Monday, April 23, 2012

The New Urban Homestead Stores

Portland Homestead Supply Co.
Cheese making is just one of many back-to-basics skills supported by the new "homestead stores."

If you live in a city, and you've read any book like "Animal, Vegetable, Miracle," etc., you know how important it is to eat fresh, whole food.  Some of you have a little garden and maybe a chicken or two, but most of you have to go to the nearest farmer's market to get fresh produce.

This book was written by the owners
of The Urban Farm Store in Portland

However, although you are buying your food instead of growing it, you still need to have all the skills of a farmer if you want to eat a healthy diet.

What do you do with all those berries in June?  You can them.  What do you do with those cucumbers in July?  You pickle them.  What do you do with those apples in the fall?  You make cider.  What do you do with those 5 gallons of raw milk you drove 60 miles to obtain?  You make cheese.

So, there you are in the city and the nearest general store is 200 miles away, unless you happen to live in Portland, Oregon, Columbus, Ohio, or Pasadena, California.  Those cities are the home of one or more of the new urban "homestead stores."* 

Of course, there have always been general stores, country stores, feed stores, farmers exchanges & mercantiles.  For example, Dalton, Ohio has always been the home of Lehman's, the world's largest (we assume) non-electric hardware store.

Gayle Starbuck (in red apron) with students at Portland Homestead Supply

But, the new homestead stores are geared for selling supplies and teaching some or all of the following: canning & preserving, cheese & yogurt making, pickling, wine, beer & cider making, gardening, beekeeping, grinding bulk grains, making soap and raising chickens, ducks & goats.

Gayle Starbuck lives in Portland and she has been teaching classes at Portland Homestead Supply Co. (as well as at her own business, Curds on the Whey.  She leads workshops in wine vinegar making, cheese making and sourdough bread baking.  She also sells her own kits at the store.  She told us,

"Homesteading stores and classes are all over here in Oregon. It's the latest thing, and they are wildly popular shops for customers to go to for everything you can think of relating to homesteading. Everyone is putting a little chicken coop, etc. (bee's, goats, veg. garden and more) in the backyard.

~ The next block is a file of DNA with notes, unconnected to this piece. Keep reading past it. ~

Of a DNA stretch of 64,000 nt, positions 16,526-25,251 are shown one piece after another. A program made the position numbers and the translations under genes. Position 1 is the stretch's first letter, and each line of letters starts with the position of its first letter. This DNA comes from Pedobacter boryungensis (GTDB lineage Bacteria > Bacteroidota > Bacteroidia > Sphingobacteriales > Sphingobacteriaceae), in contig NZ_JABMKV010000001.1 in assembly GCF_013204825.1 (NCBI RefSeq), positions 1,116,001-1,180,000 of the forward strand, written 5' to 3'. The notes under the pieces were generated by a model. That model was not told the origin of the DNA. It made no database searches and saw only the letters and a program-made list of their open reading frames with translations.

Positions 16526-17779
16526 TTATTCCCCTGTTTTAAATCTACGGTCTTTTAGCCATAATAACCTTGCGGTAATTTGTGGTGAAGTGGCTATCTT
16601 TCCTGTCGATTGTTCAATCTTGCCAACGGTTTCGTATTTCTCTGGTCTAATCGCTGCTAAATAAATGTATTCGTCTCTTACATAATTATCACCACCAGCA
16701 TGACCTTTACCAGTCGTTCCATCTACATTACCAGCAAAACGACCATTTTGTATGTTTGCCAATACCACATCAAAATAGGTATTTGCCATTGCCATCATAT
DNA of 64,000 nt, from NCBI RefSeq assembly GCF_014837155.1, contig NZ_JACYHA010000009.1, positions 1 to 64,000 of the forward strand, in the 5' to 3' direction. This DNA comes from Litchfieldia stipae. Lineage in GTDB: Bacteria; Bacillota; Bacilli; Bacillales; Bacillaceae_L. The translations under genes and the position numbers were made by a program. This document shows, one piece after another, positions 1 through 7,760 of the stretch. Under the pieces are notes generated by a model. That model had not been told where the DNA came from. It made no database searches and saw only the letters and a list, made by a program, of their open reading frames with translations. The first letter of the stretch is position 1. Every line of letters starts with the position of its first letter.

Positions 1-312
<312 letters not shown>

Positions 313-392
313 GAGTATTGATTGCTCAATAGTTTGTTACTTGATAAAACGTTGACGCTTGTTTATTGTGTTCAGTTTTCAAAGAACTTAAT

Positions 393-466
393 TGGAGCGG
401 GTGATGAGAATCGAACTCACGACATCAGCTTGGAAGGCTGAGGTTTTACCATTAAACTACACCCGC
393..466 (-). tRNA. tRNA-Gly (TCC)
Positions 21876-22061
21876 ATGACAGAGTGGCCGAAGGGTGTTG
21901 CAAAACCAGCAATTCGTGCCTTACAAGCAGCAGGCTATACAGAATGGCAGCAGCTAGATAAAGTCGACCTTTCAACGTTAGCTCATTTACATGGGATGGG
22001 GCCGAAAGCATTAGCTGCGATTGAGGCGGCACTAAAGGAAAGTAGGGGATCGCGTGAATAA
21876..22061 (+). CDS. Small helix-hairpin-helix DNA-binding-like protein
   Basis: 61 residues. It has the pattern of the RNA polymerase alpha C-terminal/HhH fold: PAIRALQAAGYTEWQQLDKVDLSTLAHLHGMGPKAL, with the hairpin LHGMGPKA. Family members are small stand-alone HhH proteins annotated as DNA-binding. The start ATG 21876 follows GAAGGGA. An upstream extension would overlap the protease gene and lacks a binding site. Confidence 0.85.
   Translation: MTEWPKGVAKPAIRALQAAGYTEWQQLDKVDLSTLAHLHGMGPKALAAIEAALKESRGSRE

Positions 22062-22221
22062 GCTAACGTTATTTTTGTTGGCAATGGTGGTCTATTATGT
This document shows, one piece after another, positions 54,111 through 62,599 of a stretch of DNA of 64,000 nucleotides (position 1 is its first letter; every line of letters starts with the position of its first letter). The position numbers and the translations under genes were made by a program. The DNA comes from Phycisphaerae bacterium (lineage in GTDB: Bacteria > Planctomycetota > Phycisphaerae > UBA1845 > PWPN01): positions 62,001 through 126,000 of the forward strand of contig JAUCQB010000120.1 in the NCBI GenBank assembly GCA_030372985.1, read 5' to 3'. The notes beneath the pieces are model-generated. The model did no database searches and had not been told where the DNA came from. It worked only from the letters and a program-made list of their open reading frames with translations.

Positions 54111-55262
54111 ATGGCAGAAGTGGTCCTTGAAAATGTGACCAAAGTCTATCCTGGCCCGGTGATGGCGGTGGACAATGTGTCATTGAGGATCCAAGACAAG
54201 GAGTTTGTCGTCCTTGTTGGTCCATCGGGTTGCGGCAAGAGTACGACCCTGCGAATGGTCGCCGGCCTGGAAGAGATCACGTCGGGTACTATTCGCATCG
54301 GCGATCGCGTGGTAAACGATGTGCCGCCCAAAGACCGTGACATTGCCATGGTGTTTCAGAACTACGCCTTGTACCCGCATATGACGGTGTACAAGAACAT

Cheese making classes seem to be one of their most popular classes. Home preserving, soap making, plus more are also very popular - lots of back-to-basics stuff. "

Portland Homestead Supply Co.
Portland Homestead Supply Co.
Gayle Starbuck's kits which she sells at Portland Homestead Supply Co.

Colabrese Old General Store in Thomas, West Virginia
Online "Stores"

Chances are you don't live in any of the cities we just mentioned, so you might turn to online stores.  Here, the situation is a little bit different.  There are all kinds of homestead websites, but they may not be the best choice.

Actual stores offer the convenience of one-stop shopping for all your back-to-basics needs.  But, many of the online homestead stores offer nothing more than high prices without much help and support.  We think it's worth it to take each skill separately and buy from the longtime experts in each field.

*  New Homestead Stores

City Folk's Farm Shop
4760 North High Street
Columbus, Ohio

Portland Homestead Supply Co.
8012 SE 13th Avenue
Portland, OR 97202

Urban Farm Store
2100 SE Belmont Street
Portland, Oregon  97214

Urban Homestead Supply & 
Front Porch Farm Stand
631 Cypress Ave.
Pasadena, California  91103-2905


Julia said...

I love this! I wish I could open one

jenyatb said...

There is a great Homestead supply store here in Ben Lomond, California. It's called Mountain Feed and Farm Supply ( I bought my first cheesemaking kits there and I got hooked!

Jeri said...

Great! Thanks for the info.